A practical comparison of manual and autonomous methods for acoustic monitoring
Article first published online: 16 MAY 2013
© 2013 The Authors. Methods in Ecology and Evolution © 2013 British Ecological Society
Methods in Ecology and Evolution
Volume 4, Issue 7, pages 675–683, July 2013
How to Cite
Digby, A., Towsey, M., Bell, B. D., Teal, P. D. (2013), A practical comparison of manual and autonomous methods for acoustic monitoring. Methods in Ecology and Evolution, 4: 675–683. doi: 10.1111/2041-210X.12060
- Issue published online: 2 JUL 2013
- Article first published online: 16 MAY 2013
- Accepted manuscript online: 13 APR 2013 08:56AM EST
- Manuscript Accepted: 2 APR 2013
- Manuscript Received: 24 JAN 2013
- Victoria University of Wellington (VUW) Doctoral Assistantship
- VUWCentre for Biodiversity and Restoration Ecology
- VUW School of Engineering and Computer Science
- Bank of New Zealand Save the Kiwi Trust
- acoustic monitoring;
- automated animal call recognition;
- research techniques
- Autonomous acoustic recorders are widely available and can provide a highly efficient method of species monitoring, especially when coupled with software to automate data processing. However, the adoption of these techniques is restricted by a lack of direct comparisons with existing manual field surveys.
- We assessed the performance of autonomous methods by comparing manual and automated examination of acoustic recordings with a field-listening survey, using commercially available autonomous recorders and custom call detection and classification software. We compared the detection capability, time requirements, areal coverage and weather condition bias of these three methods using an established call monitoring programme for a nocturnal bird, the little spotted kiwi (Apteryx owenii).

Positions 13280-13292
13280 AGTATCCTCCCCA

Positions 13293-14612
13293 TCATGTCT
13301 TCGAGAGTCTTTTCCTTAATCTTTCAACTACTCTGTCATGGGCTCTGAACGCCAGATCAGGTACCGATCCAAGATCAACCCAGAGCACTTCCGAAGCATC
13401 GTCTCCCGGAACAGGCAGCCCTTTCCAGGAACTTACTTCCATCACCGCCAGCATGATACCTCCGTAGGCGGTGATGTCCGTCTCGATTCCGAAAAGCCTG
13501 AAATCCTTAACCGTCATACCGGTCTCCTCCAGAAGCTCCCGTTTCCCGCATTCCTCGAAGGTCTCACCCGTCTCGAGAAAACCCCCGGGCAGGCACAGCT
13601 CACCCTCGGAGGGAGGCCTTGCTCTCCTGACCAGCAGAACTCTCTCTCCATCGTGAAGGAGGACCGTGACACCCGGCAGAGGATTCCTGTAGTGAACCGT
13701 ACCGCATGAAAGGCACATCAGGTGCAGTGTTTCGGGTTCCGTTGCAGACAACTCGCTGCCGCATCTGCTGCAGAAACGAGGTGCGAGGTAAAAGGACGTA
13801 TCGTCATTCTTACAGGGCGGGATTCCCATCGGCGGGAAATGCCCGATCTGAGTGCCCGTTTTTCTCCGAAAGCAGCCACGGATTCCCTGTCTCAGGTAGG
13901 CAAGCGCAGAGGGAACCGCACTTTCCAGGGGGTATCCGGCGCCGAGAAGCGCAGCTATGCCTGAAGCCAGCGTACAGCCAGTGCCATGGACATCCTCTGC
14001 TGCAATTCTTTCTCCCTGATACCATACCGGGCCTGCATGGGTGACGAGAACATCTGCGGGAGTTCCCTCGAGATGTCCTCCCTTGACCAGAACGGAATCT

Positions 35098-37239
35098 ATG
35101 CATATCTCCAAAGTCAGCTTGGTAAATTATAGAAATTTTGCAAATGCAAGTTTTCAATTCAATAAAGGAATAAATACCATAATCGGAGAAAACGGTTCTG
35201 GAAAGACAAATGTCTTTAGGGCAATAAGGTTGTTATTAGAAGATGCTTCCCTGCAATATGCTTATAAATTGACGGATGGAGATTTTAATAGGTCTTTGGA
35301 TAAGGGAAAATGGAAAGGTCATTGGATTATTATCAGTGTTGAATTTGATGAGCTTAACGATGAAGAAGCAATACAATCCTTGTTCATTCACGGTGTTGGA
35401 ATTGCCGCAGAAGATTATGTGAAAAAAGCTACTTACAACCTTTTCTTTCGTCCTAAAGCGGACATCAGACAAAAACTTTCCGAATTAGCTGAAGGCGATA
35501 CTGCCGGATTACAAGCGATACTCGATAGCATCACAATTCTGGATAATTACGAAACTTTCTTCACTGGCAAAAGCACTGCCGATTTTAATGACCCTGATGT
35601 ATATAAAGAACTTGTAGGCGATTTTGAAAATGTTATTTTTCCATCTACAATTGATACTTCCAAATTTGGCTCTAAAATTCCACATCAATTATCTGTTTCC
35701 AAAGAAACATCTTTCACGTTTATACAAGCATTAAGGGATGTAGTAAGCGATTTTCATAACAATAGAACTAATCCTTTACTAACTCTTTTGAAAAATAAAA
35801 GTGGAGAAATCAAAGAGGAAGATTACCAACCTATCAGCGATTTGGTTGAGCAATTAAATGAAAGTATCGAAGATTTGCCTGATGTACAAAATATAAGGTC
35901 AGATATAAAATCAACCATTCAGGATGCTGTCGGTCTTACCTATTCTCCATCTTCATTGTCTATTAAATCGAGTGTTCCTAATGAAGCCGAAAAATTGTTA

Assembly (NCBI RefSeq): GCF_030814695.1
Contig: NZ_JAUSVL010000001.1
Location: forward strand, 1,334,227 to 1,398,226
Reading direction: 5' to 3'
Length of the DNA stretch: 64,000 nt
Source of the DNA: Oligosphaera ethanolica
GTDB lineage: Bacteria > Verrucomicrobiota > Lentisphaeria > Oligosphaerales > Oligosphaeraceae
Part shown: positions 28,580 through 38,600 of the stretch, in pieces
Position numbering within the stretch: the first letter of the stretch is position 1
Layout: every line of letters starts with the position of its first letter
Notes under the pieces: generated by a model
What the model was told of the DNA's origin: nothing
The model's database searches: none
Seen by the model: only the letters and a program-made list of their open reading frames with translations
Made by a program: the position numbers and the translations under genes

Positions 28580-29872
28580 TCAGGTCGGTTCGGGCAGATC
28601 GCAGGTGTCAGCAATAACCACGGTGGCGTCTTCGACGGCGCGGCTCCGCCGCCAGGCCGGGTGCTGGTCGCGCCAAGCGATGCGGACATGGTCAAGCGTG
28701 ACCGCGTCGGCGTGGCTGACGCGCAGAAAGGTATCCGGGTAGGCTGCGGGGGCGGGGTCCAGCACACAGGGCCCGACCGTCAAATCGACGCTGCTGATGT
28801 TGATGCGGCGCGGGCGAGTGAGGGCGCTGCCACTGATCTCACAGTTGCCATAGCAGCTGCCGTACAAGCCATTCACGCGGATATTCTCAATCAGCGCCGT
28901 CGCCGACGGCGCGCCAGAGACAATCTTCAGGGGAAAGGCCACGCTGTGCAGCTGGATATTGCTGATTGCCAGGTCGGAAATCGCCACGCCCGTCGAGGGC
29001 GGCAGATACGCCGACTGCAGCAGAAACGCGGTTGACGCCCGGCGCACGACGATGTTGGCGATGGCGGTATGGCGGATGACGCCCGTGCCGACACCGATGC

- The autonomous recorder methods had very high precision (>98%) and required <3% of the time needed for the field survey. They were less sensitive, with visual spectrogram inspection recovering 80% of the total calls detected and automated call detection 40%, although this recall increased with signal strength. The areal coverage of the spectrogram inspection and automatic detection methods were 85% and 42% of the field survey. The methods using autonomous recorders were more adversely affected by wind and did not show a positive association between ground moisture and call rates that was apparent from the field counts. However, all methods produced the same results for the most important conservation information from the survey: the annual change in calling activity.
- Autonomous monitoring techniques incur different biases to manual surveys and so can yield different ecological conclusions if sampling is not adjusted accordingly. Nevertheless, the sensitivity, robustness and high accuracy of automated acoustic methods demonstrate that they offer a suitable and extremely efficient alternative to field observer point counts for species monitoring.